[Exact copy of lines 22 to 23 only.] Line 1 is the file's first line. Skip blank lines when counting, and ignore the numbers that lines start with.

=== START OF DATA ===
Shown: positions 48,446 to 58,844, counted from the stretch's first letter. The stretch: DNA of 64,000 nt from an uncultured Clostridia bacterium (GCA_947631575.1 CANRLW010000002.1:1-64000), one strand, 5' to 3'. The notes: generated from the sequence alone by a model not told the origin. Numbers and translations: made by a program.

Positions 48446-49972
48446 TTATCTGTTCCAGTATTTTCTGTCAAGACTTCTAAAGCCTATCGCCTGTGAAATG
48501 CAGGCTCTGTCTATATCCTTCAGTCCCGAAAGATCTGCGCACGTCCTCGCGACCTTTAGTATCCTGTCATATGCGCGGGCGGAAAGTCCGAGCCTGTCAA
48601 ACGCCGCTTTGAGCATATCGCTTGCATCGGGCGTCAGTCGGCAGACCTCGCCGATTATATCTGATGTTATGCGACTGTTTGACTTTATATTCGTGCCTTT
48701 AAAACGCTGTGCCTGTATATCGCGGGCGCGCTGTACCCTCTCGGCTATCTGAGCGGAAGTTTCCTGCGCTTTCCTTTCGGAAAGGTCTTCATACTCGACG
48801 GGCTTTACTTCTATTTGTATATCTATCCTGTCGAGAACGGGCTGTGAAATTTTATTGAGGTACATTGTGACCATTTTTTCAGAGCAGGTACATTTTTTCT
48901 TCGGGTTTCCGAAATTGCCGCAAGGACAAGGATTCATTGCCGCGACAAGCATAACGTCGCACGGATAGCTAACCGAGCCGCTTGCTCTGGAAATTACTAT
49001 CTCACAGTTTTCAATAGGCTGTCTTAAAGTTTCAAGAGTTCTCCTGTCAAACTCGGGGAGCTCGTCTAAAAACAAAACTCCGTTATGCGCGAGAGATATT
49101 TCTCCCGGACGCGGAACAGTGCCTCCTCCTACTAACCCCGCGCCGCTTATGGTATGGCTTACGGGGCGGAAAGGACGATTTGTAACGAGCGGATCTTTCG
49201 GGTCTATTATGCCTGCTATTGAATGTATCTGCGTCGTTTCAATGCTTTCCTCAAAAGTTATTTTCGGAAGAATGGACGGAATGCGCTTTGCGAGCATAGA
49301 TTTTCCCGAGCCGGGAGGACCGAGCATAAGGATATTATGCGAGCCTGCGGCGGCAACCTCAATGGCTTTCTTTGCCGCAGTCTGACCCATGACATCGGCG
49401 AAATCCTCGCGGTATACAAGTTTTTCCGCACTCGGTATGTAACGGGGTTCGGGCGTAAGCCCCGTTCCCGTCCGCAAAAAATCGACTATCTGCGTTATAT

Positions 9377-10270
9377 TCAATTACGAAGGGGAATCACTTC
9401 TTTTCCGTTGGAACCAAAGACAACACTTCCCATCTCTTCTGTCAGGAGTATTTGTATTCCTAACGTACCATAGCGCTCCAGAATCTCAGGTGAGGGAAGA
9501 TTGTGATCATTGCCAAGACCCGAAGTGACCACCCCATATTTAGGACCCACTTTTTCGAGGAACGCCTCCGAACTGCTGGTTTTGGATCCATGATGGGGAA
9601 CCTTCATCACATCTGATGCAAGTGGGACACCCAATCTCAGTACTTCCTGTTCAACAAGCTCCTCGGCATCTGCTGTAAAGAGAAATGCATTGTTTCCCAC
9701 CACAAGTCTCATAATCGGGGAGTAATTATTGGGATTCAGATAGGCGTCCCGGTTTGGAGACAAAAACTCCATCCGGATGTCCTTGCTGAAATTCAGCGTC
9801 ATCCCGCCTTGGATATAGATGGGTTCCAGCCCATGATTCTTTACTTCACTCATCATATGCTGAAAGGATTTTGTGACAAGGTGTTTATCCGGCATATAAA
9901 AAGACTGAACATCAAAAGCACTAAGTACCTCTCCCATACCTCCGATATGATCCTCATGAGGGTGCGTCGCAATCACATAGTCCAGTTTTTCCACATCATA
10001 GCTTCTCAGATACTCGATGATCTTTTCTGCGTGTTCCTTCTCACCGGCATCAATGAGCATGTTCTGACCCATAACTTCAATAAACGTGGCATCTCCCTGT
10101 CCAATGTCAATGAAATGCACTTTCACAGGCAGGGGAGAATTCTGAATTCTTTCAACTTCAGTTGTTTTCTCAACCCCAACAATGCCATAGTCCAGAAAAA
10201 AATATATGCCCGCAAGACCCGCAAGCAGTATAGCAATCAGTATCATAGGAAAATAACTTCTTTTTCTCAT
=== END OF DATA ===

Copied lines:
10001 GCTTCTCAGATACTCGATGATCTTTTCTGCGTGTTCCTTCTCACCGGCATCAATGAGCATGTTCTGACCCATAACTTCAATAAACGTGGCATCTCCCTGT
10101 CCAATGTCAATGAAATGCACTTTCACAGGCAGGGGAGAATTCTGAATTCTTTCAACTTCAGTTGTTTTCTCAACCCCAACAATGCCATAGTCCAGAAAAA